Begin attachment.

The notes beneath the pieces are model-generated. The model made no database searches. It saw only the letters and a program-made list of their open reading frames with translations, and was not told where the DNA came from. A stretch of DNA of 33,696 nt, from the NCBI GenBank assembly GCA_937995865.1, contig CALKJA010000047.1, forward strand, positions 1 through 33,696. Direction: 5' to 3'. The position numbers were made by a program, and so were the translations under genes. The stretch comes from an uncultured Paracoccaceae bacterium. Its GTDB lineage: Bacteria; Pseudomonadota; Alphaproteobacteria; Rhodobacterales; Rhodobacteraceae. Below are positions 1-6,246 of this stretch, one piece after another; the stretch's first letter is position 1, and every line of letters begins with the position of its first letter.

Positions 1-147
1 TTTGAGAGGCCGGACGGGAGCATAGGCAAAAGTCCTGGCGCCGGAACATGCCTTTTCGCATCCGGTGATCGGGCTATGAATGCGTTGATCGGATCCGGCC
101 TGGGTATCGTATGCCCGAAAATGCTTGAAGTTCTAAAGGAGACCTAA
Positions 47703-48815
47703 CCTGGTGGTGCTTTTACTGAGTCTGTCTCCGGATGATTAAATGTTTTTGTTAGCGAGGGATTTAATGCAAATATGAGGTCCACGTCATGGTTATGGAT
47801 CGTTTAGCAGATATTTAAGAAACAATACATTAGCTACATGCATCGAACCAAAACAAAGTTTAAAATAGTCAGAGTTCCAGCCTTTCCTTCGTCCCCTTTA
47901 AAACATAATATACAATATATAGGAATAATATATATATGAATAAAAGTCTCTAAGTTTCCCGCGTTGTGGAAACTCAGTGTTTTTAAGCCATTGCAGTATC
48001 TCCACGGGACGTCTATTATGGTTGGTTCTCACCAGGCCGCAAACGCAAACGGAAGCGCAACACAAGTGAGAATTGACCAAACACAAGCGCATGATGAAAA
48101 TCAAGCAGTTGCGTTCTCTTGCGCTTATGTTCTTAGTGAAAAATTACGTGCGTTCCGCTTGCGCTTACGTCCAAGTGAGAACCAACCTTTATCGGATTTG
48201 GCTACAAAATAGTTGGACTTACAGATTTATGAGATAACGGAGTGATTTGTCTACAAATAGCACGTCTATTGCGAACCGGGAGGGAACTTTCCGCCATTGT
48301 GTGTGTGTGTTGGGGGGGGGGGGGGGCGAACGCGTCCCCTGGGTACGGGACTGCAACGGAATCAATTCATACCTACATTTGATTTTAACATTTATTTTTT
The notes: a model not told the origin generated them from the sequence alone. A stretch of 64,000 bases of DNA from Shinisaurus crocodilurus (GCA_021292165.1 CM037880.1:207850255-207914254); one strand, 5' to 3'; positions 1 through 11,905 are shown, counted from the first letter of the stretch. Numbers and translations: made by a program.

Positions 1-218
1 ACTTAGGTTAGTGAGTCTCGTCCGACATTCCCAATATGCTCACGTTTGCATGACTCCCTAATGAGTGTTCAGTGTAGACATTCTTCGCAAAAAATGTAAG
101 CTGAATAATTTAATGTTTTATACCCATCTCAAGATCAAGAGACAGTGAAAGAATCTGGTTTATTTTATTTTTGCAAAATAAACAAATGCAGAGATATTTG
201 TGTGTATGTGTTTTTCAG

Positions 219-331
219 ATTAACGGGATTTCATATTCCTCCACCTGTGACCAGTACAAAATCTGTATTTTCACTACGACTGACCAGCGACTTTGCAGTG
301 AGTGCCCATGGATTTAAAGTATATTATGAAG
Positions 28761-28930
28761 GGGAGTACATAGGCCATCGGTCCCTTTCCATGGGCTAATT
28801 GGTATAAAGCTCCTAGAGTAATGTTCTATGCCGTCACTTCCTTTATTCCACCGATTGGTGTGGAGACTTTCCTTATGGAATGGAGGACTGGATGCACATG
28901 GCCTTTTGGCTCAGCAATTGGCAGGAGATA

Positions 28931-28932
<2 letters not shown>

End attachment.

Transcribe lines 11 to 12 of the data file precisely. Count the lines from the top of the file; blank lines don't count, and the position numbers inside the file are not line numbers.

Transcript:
48201 GCTACAAAATAGTTGGACTTACAGATTTATGAGATAACGGAGTGATTTGTCTACAAATAGCACGTCTATTGCGAACCGGGAGGGAACTTTCCGCCATTGT
48301 GTGTGTGTGTTGGGGGGGGGGGGGGGCGAACGCGTCCCCTGGGTACGGGACTGCAACGGAATCAATTCATACCTACATTTGATTTTAACATTTATTTTTT